Brands risk becoming ‘invisible’ in the grocerant boom, warns supermarket guru

Phil Lempert: Brands risk becoming ‘invisible’ in grocerant boom

Consumer packaged goods (CPG) brands have a tough road ahead with the boom in grocerants, but they can survive with some clever collaboration and product re-thinks, says 'supermarket guru' Phil Lempert.

The grocerant category (hot or cold ready to eat/heat food sold in grocery stores) grew by an estimated 10.8% in 2016, according to Technomic, with 61% of consumers purchasing retailer meal solutions (RMS) at least once a month. This compared to 56% of consumers ordering from fast-casual restaurants that same year.

Phil Lempert, founder of SupermarketGuru, told FoodNavigator-USA that whilst this rise was welcomed by retailers operating in the grocerant space, for brands it primarily created hurdles.

“National brands have been losing market share; especially the older, iconic brands. The new upstart brands have been doing well but now they’re going to have a tougher road as well.

“…As more people eat in grocerants and less prepare foods and eat them at home, brands become invisible as the grocerant branding is that of the store, not of the brands of foods they are using on the menu. The exception is beverages.”

Price drops, private brands and shrinking shelf space

Lempert said as retailers focused energies on building a foodservice-type offer in store - and the lines between food retail and foodservice continued to blur, plenty would change in terms of stocking, pricing and store layouts – all of which would be seen in the new Amazon-Whole Foods merger.

“One of the first things we’ll see Amazon do in Whole Foods is reduce prices to bring customers in, and this will happen across the board…[Brands] are not going to be happy, but I don’t know if they’re going to have a choice. They’ll be happy to stay on shelf but it’s a different game now.”

He predicted that Amazon also likely would follow in the footsteps of Lidl and Aldi with a greater focus on private brands.

“Look what’s going on with Aldi and Lidl pushing private brands – 90% of what they sell is private brand. What we’re going to see, I believe, is that Whole Foods is going to really push its private brands as well. Amazon has been pushing its own brands in food and beverage for probably a year and a half already, so clearly that’s a direction it is going to take Whole Foods.”

Overall, he said competition would be far tougher in the aisles, exacerbated by reduced shelf-space because grocerant and fresh food offers would be prioritized over shelf-stable center of store packaged food brands.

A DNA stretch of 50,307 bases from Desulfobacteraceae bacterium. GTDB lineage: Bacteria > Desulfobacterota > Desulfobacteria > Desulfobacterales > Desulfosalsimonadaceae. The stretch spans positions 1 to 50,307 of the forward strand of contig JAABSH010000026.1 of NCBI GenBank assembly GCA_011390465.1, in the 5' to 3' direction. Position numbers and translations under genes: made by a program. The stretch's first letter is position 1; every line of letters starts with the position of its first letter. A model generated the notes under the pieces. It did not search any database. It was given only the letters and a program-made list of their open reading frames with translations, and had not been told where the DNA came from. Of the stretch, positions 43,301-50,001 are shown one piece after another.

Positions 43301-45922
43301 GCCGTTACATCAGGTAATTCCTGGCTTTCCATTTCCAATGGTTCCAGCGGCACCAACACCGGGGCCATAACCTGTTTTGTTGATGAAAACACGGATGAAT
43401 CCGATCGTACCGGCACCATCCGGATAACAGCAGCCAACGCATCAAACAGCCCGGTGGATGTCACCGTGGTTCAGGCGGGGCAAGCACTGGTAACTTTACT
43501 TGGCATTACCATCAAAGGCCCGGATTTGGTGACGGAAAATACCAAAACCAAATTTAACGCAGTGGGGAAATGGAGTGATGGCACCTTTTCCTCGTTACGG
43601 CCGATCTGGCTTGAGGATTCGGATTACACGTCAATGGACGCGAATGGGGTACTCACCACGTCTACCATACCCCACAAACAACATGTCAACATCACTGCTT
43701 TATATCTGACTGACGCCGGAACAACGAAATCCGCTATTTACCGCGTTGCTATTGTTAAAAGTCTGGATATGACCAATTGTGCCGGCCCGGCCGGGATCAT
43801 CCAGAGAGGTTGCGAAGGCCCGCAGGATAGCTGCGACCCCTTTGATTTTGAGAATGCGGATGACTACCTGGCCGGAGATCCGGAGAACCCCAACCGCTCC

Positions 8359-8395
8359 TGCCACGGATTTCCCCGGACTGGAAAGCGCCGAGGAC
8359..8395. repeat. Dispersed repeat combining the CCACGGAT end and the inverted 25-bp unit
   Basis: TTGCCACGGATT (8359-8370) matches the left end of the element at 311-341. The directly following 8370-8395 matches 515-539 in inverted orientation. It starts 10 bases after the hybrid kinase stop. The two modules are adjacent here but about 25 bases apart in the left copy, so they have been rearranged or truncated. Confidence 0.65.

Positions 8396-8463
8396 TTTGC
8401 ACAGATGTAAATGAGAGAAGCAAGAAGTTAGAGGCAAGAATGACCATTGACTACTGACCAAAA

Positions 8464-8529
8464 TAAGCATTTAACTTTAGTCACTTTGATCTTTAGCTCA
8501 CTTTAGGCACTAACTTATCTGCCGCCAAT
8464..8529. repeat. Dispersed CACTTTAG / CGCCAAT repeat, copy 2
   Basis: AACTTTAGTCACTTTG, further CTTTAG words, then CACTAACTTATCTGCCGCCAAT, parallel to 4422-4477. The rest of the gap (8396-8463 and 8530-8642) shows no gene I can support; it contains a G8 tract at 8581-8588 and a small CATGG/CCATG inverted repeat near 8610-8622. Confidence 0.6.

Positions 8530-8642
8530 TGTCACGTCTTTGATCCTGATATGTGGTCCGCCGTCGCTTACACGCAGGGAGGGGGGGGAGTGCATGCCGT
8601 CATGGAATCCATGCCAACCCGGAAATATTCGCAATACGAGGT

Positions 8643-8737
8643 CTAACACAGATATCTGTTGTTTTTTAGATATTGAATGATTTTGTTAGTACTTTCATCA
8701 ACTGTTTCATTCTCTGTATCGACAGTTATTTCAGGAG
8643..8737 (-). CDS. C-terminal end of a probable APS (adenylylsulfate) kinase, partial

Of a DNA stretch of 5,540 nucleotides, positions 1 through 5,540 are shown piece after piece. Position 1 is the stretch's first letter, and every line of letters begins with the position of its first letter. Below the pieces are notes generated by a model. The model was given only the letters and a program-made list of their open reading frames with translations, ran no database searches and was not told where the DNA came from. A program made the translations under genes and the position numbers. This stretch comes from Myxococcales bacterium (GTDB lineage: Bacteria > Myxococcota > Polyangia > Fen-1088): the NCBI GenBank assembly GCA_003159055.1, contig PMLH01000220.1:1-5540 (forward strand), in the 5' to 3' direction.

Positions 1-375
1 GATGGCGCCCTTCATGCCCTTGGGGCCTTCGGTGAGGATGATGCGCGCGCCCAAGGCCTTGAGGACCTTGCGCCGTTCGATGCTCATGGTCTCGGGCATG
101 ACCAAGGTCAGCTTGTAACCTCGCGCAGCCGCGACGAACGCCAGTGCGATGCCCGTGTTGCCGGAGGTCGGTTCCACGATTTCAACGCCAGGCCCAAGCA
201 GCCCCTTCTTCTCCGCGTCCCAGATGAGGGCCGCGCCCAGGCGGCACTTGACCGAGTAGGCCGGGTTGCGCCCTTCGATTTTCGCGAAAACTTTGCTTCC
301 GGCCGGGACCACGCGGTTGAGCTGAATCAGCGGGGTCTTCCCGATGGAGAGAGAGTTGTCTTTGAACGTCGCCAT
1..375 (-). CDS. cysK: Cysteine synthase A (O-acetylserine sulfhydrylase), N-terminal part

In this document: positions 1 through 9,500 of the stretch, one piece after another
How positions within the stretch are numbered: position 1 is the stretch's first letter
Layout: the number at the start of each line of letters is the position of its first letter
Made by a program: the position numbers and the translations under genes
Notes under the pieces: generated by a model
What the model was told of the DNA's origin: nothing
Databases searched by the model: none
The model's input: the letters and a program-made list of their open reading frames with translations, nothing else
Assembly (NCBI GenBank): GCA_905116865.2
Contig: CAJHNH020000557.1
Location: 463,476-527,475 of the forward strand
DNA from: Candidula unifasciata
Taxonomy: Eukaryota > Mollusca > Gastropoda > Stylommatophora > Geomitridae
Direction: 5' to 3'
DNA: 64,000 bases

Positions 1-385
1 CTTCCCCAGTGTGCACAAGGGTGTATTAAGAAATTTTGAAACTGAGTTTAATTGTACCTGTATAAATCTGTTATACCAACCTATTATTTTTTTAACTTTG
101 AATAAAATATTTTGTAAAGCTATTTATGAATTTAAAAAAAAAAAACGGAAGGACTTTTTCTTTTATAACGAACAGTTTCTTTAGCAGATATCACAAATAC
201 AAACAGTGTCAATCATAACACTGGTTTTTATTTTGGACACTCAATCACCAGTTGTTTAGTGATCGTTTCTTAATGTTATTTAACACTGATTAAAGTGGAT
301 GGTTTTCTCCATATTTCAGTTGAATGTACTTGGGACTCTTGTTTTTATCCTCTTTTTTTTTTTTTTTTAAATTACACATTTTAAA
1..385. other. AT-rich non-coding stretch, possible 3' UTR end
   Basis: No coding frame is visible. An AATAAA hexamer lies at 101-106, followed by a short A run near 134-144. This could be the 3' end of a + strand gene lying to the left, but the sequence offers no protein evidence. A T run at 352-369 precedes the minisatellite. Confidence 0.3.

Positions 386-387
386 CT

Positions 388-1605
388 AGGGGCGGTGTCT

Cut SKUs and partner up

Asked what food and beverage brands could do about such changes, Lempert said strategic re-thinks would be vital.

“It’s going to have to be a combination of cutting SKUs – do we really need different brands of Cheerios in ten different sizes? – and companies will also have to reduce their core product line.”

When reducing product lines, he said it would be important to promote and expand high quality and on-trend products and that partnerships could also be helpful.

“What they can do is create incubators or invest in smaller companies and smaller brands… I think they’re going to find some of these other emerging brands and either partner with them or buy them in order to maintain business. I think for a lot of these companies, partnering with delivery companies – certainly with Amazon and everything Amazon is doing - will be the way to go.”

Soon, he said, every brand would be “clambering to be part of the Amazon network”.

Shift into the grocerant space…

Lempert said food and beverage owners would also benefit hugely by side-stepping directly into grocerants, rather than just battling this trend from the center of the store.

“The rise of grocerants afford brands a unique opportunity to expand their offerings into the foodservice sector.”

Chobani, he said, was a good example of this as the brand had set up a yogurt station in Weis Markets, Pennsylvania and was developing plans to roll these stations out across Target too.

However, a lot could also be done with branded menu and recipe cards and collaboration with chefs.

“At the National Restaurant Association’s (NRA) ‘Foodservice @ Retail’ Summit, the number one request from retailers of national brands was the request for culinary collaboration – having their grocerant teams visit and learn from the brands’ culinarians and empower them with new trends, recipes and techniques.

“Recruitment and training of labor is the number one concern of grocerant operators and those brands that help them satisfy this need will be the ones who become their valued partners. In the US, NestlePro, Rich’s and Coca-Cola are leading this effort and building their grocerant businesses.”                                     

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